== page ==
Francis Onslow Barrington Foote

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"Military Music". Caricature of Colonel Barrington Foote by Spy published in Vanity Fair in November 1905

Francis "Frank" Onslow Barrington Foote (1850 – 26 February 1911) was a British colonel in the Royal Artillery, the Commandant of the Royal Military School of Music,[1] and an opera singer in London.

Early life[edit]

He was born Portsea Island, Q1, 1850,[2] the son of General William Francis Foote[3] and Dinah Jane (Nina) Foote (born Nicholls).[4]

Military career[edit]

After education at the Royal Military Academy Woolwich, Barrington Foote entered the Royal Artillery in 1869 and was promoted to captain in 1879, to major in 1885, to lieutenant-colonel in 1892, and to colonel in 1899. He served in Afghanistan and received a campaign medal in 1880. He was Deputy Assistant Adjutant and Quartermaster General at Alexandria in the Anglo-Egyptian War in 1882 and received despatches medal, 4th class Medjidie, Khedive's star. He was Aide-de-Camp to Lord Hobart, Governor of Madras, to the Marquess of Ripon, Governor-General of India, and to the Inspector-General, Royal Artillery.[1]

Barring Foote was the President of the Royal Artillery Band Committee and was from 1900 to 1905 the Commandant of the Royal Military School of Music; his successor as Commandant was Sir Alfred Granville Balfour.[5][6] Foote's predecessor as Commandant was Colonel Farquhar Glennie (1843–1922).

Singing career[edit]

Francis O. Barrington Foote was a famous baritone singer and frequently sang with Adelina Patti at the Royal Opera House in Covent Garden. He sang the role of Hal o' the Chepe in Charles Stanford's 1883 opera The Canterbury Pilgrims[7] and the role of Lucifer in Arthur Sullivan's cantata The Golden Legend.[8]


In Q1, 1884 Barrington Foote was married in St. George's, Hanover Square to Agnes Mary Glyn,[9][4] born St. George's, Hanover Square in Q1, 1863,[9] daughter of Hon. Pascoe Charles Glyn and Horatia Louisa St. John-Mildmay.[10] She died aged 91 in Worthing on 21 September 1954.[9][11] They had three sons and a daughter.[1]

  • Alan Wortley Barrington Foote, b.1885; d. unmarried, Chertsey, Q2 1923[12][13]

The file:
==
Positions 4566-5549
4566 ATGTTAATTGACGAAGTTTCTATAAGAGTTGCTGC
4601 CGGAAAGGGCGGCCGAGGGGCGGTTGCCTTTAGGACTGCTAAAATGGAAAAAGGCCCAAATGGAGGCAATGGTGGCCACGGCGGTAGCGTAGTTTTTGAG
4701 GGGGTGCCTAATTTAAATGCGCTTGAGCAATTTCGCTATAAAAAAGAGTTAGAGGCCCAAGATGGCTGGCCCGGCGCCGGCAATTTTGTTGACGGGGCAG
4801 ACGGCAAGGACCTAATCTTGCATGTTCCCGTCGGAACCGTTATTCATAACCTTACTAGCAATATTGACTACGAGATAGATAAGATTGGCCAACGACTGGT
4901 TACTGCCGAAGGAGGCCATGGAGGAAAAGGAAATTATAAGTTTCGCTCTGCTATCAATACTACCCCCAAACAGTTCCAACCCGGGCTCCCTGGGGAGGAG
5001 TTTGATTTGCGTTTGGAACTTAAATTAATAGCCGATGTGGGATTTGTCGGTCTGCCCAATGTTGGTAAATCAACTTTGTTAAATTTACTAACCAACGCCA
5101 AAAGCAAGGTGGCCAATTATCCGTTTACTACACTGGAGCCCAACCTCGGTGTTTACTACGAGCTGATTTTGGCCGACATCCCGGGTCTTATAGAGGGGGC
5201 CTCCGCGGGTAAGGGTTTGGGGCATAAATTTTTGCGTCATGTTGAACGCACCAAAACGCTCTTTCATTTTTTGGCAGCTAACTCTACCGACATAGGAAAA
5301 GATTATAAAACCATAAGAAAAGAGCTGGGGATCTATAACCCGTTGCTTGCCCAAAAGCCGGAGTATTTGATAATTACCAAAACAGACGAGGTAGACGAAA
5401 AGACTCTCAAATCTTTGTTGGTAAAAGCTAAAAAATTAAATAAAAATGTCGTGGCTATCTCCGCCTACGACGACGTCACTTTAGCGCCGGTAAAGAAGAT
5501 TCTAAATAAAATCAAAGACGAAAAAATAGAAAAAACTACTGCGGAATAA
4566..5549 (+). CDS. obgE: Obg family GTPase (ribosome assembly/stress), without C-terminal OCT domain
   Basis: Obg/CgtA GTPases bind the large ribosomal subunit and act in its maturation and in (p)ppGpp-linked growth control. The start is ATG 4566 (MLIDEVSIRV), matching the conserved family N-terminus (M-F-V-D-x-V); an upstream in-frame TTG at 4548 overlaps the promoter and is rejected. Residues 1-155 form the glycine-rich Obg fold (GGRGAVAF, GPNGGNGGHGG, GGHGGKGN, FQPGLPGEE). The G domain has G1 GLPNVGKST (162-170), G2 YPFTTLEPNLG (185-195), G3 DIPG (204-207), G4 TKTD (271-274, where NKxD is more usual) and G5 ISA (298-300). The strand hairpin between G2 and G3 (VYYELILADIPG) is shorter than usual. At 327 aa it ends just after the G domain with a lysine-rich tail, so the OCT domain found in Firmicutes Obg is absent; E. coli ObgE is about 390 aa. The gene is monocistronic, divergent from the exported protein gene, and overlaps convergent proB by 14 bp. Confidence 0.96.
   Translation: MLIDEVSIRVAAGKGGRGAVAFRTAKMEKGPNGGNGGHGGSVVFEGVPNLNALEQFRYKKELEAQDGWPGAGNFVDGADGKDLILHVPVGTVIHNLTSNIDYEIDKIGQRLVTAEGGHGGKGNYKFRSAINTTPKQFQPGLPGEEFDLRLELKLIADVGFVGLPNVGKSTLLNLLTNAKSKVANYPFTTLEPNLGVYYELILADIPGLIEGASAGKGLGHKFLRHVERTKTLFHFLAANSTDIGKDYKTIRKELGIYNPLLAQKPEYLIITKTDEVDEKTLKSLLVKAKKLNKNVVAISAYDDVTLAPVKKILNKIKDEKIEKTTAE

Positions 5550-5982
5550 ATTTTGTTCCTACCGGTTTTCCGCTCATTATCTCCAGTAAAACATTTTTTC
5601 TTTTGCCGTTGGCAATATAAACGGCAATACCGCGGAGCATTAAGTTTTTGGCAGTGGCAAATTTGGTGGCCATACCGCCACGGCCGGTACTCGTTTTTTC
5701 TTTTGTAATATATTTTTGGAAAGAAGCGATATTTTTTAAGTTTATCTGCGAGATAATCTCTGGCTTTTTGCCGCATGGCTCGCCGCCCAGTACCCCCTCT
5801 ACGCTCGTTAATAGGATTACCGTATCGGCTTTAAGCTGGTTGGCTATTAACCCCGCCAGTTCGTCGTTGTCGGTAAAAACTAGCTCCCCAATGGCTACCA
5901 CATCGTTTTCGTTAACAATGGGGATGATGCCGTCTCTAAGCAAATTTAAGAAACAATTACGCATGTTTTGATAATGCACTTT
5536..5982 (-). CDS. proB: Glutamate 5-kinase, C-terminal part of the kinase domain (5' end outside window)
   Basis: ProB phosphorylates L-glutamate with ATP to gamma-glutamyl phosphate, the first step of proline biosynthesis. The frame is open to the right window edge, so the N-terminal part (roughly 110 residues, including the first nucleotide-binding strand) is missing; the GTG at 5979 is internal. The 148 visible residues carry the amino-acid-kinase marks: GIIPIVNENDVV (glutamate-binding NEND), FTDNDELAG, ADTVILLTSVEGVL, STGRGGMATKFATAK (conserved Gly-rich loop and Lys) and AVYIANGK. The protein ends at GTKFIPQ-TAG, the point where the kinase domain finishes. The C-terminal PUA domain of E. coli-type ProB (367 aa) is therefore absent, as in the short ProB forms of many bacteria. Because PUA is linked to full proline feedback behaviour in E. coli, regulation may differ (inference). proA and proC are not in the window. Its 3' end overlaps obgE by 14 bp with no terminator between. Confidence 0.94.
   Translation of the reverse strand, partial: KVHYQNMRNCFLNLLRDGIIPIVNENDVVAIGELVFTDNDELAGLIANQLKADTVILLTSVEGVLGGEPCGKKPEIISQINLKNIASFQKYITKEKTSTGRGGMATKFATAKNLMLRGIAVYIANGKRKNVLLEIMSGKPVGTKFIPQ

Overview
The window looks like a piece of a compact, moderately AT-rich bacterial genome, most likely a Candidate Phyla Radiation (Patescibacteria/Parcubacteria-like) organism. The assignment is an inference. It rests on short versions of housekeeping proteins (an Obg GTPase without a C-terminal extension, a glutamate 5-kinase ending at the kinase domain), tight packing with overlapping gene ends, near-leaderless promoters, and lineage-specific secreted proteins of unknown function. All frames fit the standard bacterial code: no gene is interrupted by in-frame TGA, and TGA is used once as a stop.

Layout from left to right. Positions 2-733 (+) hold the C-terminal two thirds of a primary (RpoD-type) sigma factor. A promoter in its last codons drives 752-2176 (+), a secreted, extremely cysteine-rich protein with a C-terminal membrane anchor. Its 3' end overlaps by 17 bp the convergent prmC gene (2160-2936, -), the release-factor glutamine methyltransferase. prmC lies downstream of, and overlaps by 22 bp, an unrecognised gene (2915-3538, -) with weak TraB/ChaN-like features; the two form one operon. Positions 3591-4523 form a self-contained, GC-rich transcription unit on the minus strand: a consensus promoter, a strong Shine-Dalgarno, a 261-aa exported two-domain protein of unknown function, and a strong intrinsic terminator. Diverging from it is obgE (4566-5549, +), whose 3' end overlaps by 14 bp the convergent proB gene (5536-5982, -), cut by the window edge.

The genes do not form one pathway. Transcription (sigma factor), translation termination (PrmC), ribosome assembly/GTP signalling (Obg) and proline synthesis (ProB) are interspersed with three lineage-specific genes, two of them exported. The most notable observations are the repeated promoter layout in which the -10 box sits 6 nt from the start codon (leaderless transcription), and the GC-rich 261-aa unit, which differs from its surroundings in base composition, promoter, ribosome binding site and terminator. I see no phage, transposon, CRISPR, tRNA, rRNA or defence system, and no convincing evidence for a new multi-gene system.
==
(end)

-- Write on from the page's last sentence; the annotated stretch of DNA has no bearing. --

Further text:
• Sibell Mary Baker (born Barrington Foote, Q1 1884 in Portsea)[12][9] m. Clare V. Baker, Q1 1912, St. George's Hanover Square,[9] d. Cirencester, Q4 1950 aged 64 - no children.[9]
  • Frederick Stanley (b. Portsea, Q4 1886)[9]
  • William Richard (b. Portsea, Q3 1888)[9]


It appears that Barrington Foote fell into "reduced circumstances"[14][15][16] before his death on 26 February 1911.[10]


  1. ^ a b c "Foote, Col. F. O. Barrington Foote". Who's Who: 697. 1911.
  2. ^ RegiisterFrancisFoote,
  3. ^ "Person Page". Retrieved 3 May 2022.
  4. ^ a b[bare URL]
  5. ^ Cipolla, Frank J.; Hunsberger, Donald, eds. (1999). ""The Royal Military School of Music" by Jon C. Mitchell". The Wind Ensemble and Its Repertoire: Essays on the Fortieth Anniversary of the Eastman Wind Ensemble. pp. 113–114. ISBN 9781457449949.
  6. ^ Grove, George (1922). A Dictionary of Music and Musicians. Presser. p. 590.
  7. ^ Griffel, Margaret Ross (2013). "Canterbury Pilgrims, The, opera in three acts by Charles Stanford". Operas in English: A Dictionary. p. 77. ISBN 9780810883253.
  8. ^ "Musical Gossip". The Athenaeum (3187): 307. 24 November 1888.
  9. ^ a b c d e f g h "FreeBMD Home Page". 6 April 2022. Retrieved 3 May 2022.
  10. ^ a b "Person Page". Retrieved 3 May 2022.
  11. ^ "Person Page". Retrieved 3 May 2022.
  12. ^ a b "Records Available For Alan Wortley Barrington Foote". MyHeritage. Retrieved 3 May 2022.
  13. ^ "Home".
  14. ^ "FAMOUS OLD SINGER INDIGENT IN HOSPITAL; F. Barrington Foote, Who Sang with Patti at Covent Garden, Is Broken Down. - The New York Times". The New York Times. 12 May 1911. Retrieved 3 May 2022.
  15. ^ "Kansas City Times May 22 1911 - On Francis B-Fs illness - From Baltimore American". 27 January 2014. Retrieved 3 May 2022.
  16. ^ "Pittston Gazette May 13 1911 - F B-F Destitute". 27 January 2014. Retrieved 3 May 2022.